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Shanghai Honored Garden City Status

A bird's eye view of the Taipingqiao Greenland area near Xintiandi complex is pictured. Shanghai has been granted the title of "National Garden City" by the central government. 


Shanghai was granted the honor of "National Garden City" by the central government on Tuesday along with 16 other cities.


The city's green coverage and per capita green space have exceeded 35 percent and 6.5 square meters respectively - the bare minimum requirements for the designation.


"Shanghai's successful experience should be taken by many other big cities, even those overseas," Meng Zhaozhen, one of the experts of the state Garden City jury, told a local newspaper yesterday.


Other newly named Garden Cities include Ningbo of Zhejiang Province, Wuxi of Jiangsu Province, Fuzhou of Fujian Province and Guilin of Guangxi Zhuang Autonomous Region.


The central government had already designated 29 Garden Cities in the country - including Beijing and Nanjing of Jiangsu Province - before announcing the new batch.


According to the Shanghai Greenery Administrative Bureau, the city's green coverage and per capita green area have reached 35.78 percent and 9.2 square meters respectively.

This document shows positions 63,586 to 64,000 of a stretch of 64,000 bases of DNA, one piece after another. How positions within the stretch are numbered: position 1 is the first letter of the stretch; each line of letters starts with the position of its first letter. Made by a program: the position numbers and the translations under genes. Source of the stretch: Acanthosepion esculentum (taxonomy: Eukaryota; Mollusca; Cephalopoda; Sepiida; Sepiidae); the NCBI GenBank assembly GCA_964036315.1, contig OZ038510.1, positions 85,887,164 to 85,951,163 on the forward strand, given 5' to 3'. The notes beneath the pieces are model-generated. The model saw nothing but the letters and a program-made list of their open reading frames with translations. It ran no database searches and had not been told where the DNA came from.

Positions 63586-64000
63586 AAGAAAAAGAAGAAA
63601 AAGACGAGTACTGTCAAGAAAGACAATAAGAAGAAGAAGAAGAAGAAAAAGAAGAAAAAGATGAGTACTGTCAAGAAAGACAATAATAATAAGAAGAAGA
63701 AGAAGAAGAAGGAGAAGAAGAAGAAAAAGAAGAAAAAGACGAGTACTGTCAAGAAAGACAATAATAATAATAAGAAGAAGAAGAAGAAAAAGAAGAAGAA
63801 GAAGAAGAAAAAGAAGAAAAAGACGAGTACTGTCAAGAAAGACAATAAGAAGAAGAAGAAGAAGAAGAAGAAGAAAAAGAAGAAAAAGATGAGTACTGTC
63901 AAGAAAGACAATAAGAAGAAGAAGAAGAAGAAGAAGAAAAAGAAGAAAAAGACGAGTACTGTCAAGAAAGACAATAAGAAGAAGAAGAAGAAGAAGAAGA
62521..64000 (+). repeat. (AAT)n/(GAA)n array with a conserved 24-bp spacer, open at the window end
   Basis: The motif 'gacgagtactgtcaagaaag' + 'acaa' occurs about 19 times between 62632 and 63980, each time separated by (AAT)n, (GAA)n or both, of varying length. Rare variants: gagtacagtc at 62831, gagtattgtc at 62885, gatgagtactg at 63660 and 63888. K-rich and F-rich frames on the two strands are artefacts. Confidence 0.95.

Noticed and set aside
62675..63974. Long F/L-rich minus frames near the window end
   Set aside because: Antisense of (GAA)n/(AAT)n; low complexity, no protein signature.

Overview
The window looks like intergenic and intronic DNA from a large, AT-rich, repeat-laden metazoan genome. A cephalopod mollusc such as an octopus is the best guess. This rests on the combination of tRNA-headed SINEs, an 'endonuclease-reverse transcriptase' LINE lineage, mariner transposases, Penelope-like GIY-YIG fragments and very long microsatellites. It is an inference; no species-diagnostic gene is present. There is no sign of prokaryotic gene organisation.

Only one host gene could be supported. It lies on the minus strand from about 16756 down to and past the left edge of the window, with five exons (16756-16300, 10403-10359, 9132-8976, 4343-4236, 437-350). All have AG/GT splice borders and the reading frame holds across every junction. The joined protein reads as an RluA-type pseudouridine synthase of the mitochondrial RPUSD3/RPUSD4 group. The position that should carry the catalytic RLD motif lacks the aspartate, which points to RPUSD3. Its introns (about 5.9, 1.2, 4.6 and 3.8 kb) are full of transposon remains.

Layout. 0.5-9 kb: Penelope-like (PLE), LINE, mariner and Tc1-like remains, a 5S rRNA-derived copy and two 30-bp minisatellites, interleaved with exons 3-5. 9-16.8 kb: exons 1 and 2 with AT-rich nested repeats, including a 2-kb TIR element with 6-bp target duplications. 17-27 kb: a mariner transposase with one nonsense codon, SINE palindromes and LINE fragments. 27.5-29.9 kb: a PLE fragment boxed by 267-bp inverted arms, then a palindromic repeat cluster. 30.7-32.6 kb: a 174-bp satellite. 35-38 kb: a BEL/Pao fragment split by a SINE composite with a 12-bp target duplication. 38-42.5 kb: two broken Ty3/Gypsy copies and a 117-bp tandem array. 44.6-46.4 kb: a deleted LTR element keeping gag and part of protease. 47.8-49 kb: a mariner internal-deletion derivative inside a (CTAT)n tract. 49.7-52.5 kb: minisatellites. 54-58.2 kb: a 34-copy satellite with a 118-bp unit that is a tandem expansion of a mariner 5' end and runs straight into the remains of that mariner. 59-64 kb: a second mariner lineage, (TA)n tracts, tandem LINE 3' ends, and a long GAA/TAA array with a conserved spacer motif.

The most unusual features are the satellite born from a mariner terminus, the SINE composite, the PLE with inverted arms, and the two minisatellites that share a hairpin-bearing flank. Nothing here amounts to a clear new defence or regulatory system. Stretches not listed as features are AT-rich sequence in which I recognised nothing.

In the long term, the city government expects to hold a "green World Expo" in 2010 by planting more trees and eliminating admission prices to most of the city's 138 parks, according to officials.


But to fully realize the "green plan," the city has to be more aware of its setbacks in urban landscaping and its business operation through the next seven years.


According to a preliminary plan, the local greenery administrative bureau expects to lift the city's per capita green area from 9 square meters this year to 15 square meters by 2010.


The city not only wants more trees and grasslands in the downtown areas, but also a closer and much more enjoyable "green environment" for residents.


The bureau also said more fruit trees, flowers and special trees will be planted in the city.


(Xinhua News Agency January 15, 2004)

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